The Pursuit of Road Bike Perfection; Making Your Road Bike Shift Better and Diagnosing Problems That Can Cause Poor Shifting in Shimano 10 Speed Drivetrains (Tiagra, 105, Ultegra and Dura Ace)
Most people wouldn’t notice that cable housing sticking out a little farther than the other side… I’m not most people. It drove me nuts!
I wrote yesterday about fixing the rear derailleur shift cable housing that was installed a bit long at the shop because the mechanic was trying to get my system to shift better than I was able to eek out of it when I upgraded the drivetrain from 105 to Ultegra (both 10 speed).
Now, Shimano’s 10 speed system is notorious for running into shifting problems because the rear derailleur’s spring was a little weak. Searching the internet for help is a struggle in and of itself because there’s a lot out there, but not much is specific. I can tell you, based on my experience, they fixed the problem with the 11 speed drivetrain – my wife’s 11 speed operates perfectly – and she’s a little harder on her rig than I am on mine, especially on my Specialized Venge. That bike has only seen two or three raindrops since I bought it new in ’13 (a bit of an under exaggeration, but not by much – I have a very nice rain bike).
I ran into trouble when I bought a used Ultegra 10 speed drivetrain from a friend. I had a tough time getting the shifting dialed in right after the upgrade… and I had a harder time trying to figure out what went wrong. After an exhaustive search on the internet, I gave up and took it to the shop.
The shifting was much improved after the shop mechanic had his way with it, but it still wasn’t perfect. He didn’t like it either, but it was the best he could do. We blamed it on the idea that the shifters were overused rather than just “used”. The derailleur had to be dialed in within 1/32 of a turn for the rear derailleur to operate smoothly and (more important) quietly. Specifically, one of the middle gears would click either going up or coming down the cassette (but not both) if the indexing of the rear derailleur was a little off. It shouldn’t be that difficult to get it dialed in and everything I found on the interwebz said the culprit was drag in cable. I just couldn’t find it.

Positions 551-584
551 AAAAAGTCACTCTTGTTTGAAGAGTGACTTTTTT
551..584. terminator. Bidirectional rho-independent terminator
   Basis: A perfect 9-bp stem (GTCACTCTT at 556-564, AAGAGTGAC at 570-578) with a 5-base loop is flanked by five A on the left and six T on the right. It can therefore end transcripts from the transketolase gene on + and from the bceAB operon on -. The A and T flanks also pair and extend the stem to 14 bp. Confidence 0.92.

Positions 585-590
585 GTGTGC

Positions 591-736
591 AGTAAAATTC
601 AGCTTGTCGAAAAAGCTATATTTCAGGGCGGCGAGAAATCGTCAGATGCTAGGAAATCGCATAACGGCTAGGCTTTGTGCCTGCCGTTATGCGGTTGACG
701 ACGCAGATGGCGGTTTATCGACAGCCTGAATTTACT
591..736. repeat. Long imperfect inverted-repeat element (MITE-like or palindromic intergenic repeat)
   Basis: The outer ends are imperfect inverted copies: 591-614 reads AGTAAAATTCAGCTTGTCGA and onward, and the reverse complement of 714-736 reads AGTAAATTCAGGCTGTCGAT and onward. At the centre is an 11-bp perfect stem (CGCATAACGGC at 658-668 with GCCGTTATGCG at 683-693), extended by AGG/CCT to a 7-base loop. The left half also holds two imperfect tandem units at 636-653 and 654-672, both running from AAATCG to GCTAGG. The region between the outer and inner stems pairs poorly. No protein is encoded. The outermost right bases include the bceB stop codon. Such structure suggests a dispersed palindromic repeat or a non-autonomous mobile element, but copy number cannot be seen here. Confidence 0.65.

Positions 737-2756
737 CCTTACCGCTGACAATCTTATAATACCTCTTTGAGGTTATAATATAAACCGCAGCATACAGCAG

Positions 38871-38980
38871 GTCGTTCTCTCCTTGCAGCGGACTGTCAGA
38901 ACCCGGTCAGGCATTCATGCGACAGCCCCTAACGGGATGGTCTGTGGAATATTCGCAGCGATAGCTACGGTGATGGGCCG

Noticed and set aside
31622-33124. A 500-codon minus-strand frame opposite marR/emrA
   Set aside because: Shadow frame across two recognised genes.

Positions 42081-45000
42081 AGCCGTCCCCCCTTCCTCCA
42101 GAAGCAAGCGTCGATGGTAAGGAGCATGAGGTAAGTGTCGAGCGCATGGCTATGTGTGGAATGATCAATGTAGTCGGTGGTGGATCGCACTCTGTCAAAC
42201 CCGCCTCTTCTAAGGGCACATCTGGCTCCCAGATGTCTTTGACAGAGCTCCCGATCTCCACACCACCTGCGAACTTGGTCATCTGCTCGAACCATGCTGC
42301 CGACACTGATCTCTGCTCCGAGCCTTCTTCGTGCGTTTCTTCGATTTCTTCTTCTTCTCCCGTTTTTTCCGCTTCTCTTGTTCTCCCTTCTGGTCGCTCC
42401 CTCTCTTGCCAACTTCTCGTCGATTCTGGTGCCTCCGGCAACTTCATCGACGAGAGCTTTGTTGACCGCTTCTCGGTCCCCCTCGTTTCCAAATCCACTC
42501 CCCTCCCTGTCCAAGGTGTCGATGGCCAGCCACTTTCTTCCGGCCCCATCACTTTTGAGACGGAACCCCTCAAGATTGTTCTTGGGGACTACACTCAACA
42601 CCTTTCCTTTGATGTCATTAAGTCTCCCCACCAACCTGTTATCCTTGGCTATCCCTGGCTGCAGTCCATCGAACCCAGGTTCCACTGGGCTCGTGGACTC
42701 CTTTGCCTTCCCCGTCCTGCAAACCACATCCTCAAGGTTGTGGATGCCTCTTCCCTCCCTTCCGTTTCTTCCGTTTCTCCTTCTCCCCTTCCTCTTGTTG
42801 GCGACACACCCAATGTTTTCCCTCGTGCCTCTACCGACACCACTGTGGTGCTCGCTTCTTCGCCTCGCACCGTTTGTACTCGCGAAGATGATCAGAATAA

Fortunately, on more of a vain note, I hated that the rear shift housing stuck out too far from the frame – it didn’t match the cable on the other side. I left it that way for a full season because I figured it would be better handled over the winter when I had the time to take it to the shop if I messed something up… better to ride the bike when I can ride it, right?
So, after thinking the process through, I went to work as soon as I had some time after the snow flew.
First things first, I wanted to shorten that cable housing, because doing that gets the shift cable out of the way to really look at how the cable could be getting hung up elsewhere. For that, I had to pull the rear derailleur cable out far enough that it was inside the housing that leads from the down tube to the handlebar and shift lever so I could snip the housing but not the cable. This is a simple process for externally routed cables. For internal cables, it’s a bit more of a big deal. The problem is running the cable back through the frame. Mechanics use magnets to feed the cable through the frame – this works especially well with the bike right side up on a stand, as gravity helps, but you can run into problems with some bikes because running new cables requires removing the crank. To avoid issues, I like using cable liner. With cable liner, I can run new cable in exactly the same place the old one was when I pulled it – and cable liner, for this purpose, is reusable and cheap. (Jagwire 1.8mm x 30 meters runs about $11 on Amazon – the 1.8 is a little thicker than others but a shifter cable slides through it more smoothly than the thinner options… the only problem is fitting it into some ferrules/end caps).